Anaejah attended her first CityKidz Saturday program mere days after moving to Hamilton from Jamaica. Her step-mother, Ruth, whose own children, now grown, had attended CityKidz, got Anaejah and her sister, Kimone, registered before they even got on the plane.
Coming to Canada was an adjustment for Anaejah and her sister. They had left their family, friends and community behind. Arriving to the dreary slush of March did not make the best first impression on the beach-loving girls from the Caribbean.
CityKidz Saturday, on the other hand, was a warm and welcoming opportunity to get out, meet new people and start to rebuild their sense of belonging.
Things were starting to look up for the girls. Until they didn’t. Less than a year after their arrival in Hamilton, their father passed away suddenly and unexpectedly. The pandemic and its isolation hit shortly thereafter. It was not an easy time.
When 2022 finally rolled around and we were ready to carefully resume our in-person youth mentorship program, Anaejah was all too eager to get out and join in. CityYouth was an opportunity for her to meet new people her own age and connect with adults who were truly invested in her wellbeing and success.
Around the time that CityYouth relaunched, our Home Visit team for Anaejah’s neighbourhood found themselves in desperate need of a helping and well-organized hand to help with the administrative side of the visits. Anaejah graciously offered her Friday afternoons to help out.
From the start, she was an invaluable addition to the team. She kept flyers and forms organized and ready to hand out as needed. She had a phenomenal memory for details from previous visits: where kids went to celebrate their birthdays, what families needed new forms, which unit a mother said we should visit in order to register her friend’s kids, what time the bus would be coming on Saturday. She wasn’t responsible for knowing any of these details, but she took on the responsibility nonetheless.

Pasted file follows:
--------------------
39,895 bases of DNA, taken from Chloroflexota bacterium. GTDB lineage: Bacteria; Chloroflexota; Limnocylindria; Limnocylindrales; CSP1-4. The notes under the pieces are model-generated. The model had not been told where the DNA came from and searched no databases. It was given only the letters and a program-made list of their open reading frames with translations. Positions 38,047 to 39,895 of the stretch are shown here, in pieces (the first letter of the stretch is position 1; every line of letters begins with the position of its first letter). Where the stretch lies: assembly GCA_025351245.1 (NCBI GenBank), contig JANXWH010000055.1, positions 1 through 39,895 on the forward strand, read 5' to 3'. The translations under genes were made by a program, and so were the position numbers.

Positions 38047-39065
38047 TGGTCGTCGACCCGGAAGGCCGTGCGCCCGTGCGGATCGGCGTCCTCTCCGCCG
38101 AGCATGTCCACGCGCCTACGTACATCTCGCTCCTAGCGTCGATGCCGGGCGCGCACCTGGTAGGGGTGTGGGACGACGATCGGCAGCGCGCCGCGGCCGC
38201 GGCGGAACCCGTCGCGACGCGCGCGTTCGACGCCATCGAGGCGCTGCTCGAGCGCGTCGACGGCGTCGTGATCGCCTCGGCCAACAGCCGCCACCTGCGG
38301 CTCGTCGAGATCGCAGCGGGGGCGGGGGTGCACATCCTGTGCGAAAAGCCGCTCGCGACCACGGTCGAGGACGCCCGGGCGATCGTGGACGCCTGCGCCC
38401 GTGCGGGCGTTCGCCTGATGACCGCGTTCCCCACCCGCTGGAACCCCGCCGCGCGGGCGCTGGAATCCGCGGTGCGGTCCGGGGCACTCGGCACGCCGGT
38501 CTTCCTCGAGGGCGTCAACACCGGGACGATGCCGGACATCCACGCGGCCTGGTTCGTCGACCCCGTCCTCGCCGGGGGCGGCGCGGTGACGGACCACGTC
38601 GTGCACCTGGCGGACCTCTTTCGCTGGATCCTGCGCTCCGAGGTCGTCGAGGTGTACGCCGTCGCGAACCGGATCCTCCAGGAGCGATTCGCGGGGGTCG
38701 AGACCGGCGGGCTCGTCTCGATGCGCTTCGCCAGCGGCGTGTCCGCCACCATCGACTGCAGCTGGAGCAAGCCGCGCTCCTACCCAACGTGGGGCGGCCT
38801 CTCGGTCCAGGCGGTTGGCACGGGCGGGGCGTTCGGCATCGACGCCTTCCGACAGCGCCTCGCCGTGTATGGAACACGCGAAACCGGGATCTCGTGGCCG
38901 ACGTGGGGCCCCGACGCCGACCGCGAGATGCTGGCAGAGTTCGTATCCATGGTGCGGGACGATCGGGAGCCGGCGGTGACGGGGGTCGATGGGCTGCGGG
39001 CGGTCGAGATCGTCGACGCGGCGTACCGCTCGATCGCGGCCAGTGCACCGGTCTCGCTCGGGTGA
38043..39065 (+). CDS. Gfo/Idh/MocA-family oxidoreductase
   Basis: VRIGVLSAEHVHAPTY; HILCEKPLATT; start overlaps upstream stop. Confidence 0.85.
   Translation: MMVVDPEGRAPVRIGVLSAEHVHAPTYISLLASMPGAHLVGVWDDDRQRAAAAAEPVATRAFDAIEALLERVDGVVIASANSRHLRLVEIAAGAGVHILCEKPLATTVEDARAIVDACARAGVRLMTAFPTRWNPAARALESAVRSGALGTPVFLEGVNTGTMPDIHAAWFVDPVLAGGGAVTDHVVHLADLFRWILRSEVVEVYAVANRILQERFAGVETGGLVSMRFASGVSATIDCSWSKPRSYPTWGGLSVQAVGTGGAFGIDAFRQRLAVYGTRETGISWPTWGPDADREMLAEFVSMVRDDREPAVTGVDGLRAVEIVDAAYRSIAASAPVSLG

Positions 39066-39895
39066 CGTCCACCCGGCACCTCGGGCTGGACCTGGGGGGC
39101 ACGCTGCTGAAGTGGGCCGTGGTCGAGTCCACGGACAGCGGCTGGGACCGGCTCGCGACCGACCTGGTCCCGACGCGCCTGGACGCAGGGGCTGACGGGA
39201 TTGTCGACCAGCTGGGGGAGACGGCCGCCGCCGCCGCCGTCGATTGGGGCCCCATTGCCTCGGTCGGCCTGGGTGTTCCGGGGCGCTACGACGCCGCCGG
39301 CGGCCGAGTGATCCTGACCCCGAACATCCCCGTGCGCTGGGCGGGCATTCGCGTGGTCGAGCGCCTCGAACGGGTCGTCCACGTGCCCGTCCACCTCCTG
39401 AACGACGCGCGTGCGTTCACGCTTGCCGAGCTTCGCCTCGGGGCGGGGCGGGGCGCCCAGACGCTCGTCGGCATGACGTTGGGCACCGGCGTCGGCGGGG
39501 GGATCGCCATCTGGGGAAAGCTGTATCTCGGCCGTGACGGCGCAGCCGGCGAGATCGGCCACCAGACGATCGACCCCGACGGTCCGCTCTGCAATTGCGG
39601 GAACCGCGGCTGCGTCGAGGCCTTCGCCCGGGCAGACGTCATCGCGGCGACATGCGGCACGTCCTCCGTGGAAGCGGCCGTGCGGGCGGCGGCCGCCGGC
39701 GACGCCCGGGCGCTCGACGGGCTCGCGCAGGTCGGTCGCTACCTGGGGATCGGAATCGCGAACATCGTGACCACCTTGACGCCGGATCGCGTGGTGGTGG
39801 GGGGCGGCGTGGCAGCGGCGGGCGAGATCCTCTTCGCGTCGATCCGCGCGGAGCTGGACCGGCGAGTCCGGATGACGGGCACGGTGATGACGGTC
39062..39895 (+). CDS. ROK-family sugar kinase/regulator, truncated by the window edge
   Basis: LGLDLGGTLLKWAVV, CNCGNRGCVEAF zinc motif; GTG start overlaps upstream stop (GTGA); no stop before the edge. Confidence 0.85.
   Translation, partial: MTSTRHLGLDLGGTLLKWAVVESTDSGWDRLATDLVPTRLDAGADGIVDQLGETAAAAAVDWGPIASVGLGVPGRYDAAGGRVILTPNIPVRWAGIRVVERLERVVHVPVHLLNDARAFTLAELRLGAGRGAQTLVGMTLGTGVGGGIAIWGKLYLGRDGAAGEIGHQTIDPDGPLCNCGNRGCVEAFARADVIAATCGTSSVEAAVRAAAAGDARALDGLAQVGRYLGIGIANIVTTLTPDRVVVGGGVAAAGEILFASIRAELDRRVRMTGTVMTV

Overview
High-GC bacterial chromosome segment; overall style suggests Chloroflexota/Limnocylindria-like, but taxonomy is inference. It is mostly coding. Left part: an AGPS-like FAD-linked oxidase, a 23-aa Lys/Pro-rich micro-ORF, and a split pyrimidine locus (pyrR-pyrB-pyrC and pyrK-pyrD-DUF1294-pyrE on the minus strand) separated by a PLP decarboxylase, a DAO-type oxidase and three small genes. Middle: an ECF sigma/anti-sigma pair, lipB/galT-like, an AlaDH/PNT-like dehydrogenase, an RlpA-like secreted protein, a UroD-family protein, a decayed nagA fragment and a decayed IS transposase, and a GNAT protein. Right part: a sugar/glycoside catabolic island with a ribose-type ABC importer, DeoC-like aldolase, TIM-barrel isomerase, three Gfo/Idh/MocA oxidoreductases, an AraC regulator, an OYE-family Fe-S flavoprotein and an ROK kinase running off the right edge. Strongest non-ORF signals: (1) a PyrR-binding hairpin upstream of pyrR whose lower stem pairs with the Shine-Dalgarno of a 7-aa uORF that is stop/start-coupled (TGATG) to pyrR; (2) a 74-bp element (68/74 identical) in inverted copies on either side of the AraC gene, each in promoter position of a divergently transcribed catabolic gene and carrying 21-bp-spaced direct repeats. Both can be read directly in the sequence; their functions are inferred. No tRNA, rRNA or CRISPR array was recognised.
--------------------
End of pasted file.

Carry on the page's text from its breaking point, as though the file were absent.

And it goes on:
But that’s Anaejah: attentive and reliable. She’s also smart, incredibly hard-working and disarmingly earnest.
“I’m a bit disappointed,” Anaejah once responded when asked about a recent math test.
Based on her glum answer, you might assume that perhaps she had barely scraped a pass.
“I got 98%,” she continued, in a tone more fit for confession than announcing a near-perfect score. “I was so close but I got a question wrong that I shouldn’t have.”
This isn’t false modesty. Anaejah works hard and is proud of the high marks she consistently earns. But she can be similarly hard on herself when she makes mistakes. She has big ambitions that leave little room for even small missteps.
“I want to be a surgeon,” says Anaejah, “or work in medical research. I want to help people.”
It’s a noble pursuit, and Anaejah isn’t naïve to think she can do it alone. She’s quick to express her gratitude to those around her and, above all, to God, for her gifts and the opportunities ahead of her. She sees a career in healthcare as an opportunity to use her time, energy and talents in service of her faith.
“When I’m in the hospital,” she says, imagining her future, “I want to embrace God, I want to be His hands.”
Wherever Anaejah puts her hands and her heart, we know that she will be paying forward the faith, hope and love that has been poured into her own life and into the lives of others. We know she will be transforming lives as God has transformed her own.